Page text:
In the past three weeks since Russia invaded Ukraine, more and more of the youth in my practice are talking bout war. Even as NATO emphasizes that they do not want to provoke a global conflict, the teens in my practice already know what the grown-up leaders around the world try to ignore. This already is a global conflict.
Teens are thinking about war – and they are asking questions and speaking their minds.
“Everyone knows the Russians did the wrong thing by invading.”
“They’re killing little kids. Why kill little kids? I’ll fight. It’s not right what the Russians are doing.”
As I listen, in different sessions or groups, with different teens, I look at the pictures that they are collecting. They have the images of defiant grandmothers, of protests in Rusia against the war, of the protest they went to themselves.
As I look at these teens, I can see that they have great empathy for their counterparts in Ukraine. They have searched for stories about the teens in Ukraine, those who are too young to go to war, to find out how they are helping. The Canadian teens I know have found stories about them helping with children and the elderly. They love the story about a group of youth, expert with computers, who are building apps to help people escape and even to spread the truth to Russian teens who have lost access to all media except state-controlled media.
Most importantly, all these teens are determined to fight for Ukraine and against tyranny. They are determined to help however they can. When I ask them if they are afraid, many tell me that they are more worried about doing nothing. They are more worried, they tell me, about being put in the position the Ukrainian teens are in than in what can happen if they help them fight.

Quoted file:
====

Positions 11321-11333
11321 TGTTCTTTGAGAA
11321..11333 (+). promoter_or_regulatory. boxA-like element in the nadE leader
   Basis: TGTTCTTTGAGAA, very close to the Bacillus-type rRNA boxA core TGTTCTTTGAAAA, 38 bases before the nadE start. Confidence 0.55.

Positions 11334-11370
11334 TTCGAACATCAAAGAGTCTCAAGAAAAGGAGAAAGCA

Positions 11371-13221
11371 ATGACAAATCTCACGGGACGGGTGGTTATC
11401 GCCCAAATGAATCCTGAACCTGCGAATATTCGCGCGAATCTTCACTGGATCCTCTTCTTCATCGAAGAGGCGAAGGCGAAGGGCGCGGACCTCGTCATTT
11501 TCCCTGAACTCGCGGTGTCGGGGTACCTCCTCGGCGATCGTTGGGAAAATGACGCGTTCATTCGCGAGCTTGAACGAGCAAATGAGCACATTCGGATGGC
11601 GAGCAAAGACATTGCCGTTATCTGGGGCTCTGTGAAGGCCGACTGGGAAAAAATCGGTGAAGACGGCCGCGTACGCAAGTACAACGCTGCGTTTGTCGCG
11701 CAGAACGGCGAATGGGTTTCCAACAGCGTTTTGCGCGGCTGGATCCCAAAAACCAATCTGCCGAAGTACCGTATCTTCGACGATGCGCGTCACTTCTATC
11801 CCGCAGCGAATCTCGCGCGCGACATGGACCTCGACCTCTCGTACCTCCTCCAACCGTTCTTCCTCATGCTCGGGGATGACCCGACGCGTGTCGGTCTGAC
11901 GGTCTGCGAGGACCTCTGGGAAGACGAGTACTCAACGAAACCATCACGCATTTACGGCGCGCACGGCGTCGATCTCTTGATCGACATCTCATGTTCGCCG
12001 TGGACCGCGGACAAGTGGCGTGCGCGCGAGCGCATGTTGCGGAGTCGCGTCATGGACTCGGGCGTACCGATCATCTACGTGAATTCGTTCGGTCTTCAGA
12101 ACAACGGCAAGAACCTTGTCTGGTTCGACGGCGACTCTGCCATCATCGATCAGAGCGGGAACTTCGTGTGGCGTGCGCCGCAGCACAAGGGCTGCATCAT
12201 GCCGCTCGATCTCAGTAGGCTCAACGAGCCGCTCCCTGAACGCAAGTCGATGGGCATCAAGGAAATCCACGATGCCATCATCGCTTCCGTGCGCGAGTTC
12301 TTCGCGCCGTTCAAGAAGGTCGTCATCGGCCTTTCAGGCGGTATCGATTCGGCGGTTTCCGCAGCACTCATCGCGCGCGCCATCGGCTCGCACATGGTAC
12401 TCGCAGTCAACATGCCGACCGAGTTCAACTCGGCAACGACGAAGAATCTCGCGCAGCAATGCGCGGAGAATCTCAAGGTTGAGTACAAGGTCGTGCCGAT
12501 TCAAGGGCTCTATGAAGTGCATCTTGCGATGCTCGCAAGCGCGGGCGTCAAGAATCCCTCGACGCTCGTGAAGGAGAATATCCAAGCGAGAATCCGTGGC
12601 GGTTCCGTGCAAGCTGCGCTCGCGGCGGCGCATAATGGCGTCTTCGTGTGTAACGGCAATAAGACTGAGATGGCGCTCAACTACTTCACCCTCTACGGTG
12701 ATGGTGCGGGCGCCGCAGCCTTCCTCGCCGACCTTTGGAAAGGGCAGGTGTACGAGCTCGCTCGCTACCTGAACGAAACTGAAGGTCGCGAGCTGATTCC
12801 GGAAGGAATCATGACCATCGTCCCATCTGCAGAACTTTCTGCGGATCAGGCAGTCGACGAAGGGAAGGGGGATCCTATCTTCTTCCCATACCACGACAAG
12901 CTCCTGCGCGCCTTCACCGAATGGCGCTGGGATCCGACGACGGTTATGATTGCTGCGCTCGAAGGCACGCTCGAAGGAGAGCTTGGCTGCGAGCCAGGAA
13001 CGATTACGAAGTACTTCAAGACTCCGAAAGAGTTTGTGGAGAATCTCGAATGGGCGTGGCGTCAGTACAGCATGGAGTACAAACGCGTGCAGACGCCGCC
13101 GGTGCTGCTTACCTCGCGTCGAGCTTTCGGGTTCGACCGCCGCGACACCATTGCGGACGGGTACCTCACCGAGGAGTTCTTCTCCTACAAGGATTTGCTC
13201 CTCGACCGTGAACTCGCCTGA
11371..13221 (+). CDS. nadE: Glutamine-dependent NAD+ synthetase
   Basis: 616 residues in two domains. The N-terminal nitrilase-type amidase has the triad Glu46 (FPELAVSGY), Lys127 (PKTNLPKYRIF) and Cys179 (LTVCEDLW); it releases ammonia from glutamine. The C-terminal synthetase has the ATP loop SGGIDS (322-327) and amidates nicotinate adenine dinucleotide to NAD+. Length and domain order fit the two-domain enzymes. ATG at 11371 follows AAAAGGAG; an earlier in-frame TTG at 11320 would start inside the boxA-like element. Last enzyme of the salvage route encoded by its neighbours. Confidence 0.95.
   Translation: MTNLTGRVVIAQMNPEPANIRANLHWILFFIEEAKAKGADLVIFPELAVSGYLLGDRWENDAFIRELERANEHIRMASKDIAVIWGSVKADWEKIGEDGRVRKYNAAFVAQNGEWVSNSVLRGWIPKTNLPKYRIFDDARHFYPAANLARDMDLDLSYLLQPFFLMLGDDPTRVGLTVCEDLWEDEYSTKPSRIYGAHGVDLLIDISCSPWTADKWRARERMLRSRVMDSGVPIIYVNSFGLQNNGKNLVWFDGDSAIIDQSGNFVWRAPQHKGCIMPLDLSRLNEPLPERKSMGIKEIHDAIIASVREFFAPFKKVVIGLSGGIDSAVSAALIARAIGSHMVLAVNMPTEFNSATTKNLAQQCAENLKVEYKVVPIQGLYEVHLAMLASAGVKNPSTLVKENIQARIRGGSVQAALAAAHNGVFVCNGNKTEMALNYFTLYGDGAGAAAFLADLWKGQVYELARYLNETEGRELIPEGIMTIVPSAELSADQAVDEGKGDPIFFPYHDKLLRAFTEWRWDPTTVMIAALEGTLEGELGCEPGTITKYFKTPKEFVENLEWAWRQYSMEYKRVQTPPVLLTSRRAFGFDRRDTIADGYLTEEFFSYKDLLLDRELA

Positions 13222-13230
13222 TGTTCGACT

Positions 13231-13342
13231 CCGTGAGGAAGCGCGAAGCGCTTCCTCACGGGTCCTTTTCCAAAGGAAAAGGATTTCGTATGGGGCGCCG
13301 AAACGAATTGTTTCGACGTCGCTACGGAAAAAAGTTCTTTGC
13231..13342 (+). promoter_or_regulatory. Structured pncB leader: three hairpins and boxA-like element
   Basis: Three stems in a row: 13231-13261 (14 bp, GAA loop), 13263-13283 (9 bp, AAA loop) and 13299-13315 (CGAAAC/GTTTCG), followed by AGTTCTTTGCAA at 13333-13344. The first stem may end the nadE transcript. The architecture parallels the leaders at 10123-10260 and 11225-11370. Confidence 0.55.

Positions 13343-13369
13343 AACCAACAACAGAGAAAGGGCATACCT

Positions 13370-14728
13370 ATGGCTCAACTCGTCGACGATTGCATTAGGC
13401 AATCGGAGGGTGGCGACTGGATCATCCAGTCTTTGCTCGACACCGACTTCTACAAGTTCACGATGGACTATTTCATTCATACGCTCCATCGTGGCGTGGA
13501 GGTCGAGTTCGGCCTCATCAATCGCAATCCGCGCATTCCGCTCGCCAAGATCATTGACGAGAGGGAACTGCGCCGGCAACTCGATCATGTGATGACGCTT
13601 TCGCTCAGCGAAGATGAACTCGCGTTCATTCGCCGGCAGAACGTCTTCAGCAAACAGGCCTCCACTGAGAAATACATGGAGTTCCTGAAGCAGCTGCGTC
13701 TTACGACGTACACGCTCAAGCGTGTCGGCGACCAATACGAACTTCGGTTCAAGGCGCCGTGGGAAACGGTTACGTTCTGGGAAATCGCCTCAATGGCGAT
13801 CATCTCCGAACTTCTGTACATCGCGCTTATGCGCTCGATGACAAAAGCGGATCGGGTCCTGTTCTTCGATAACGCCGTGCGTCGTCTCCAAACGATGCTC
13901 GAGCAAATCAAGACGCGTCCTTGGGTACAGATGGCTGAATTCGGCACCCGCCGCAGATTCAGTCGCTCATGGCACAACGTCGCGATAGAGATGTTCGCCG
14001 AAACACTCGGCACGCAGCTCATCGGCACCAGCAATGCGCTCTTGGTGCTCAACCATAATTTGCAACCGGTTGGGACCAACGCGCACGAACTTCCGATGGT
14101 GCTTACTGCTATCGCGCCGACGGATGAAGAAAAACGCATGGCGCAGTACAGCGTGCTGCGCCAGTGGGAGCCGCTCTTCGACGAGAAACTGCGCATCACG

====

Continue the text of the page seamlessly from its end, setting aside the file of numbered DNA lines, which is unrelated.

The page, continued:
They have lists of companies not to support. They are writing letters to political leaders, even though they cannot vote. They are going to protests. One girl in my practice went to a service at the Orthodox Cathedral to learn more about Ukrainian Canadians. The website of the Ukrainian Village near Edmonton has been very popular. We have made perogies in the past and people want to do this again.
In the three weeks since Russia invaded Ukraine, I have been discouraged and disheartened that we are once again looking at a war that threatens to engage so many people. Cynicism and despair and the worry that so many are losing their lives and their way of life have haunted me.
As usual, however, the young people that I am with have inspired me to hope.
They will not countenance despair.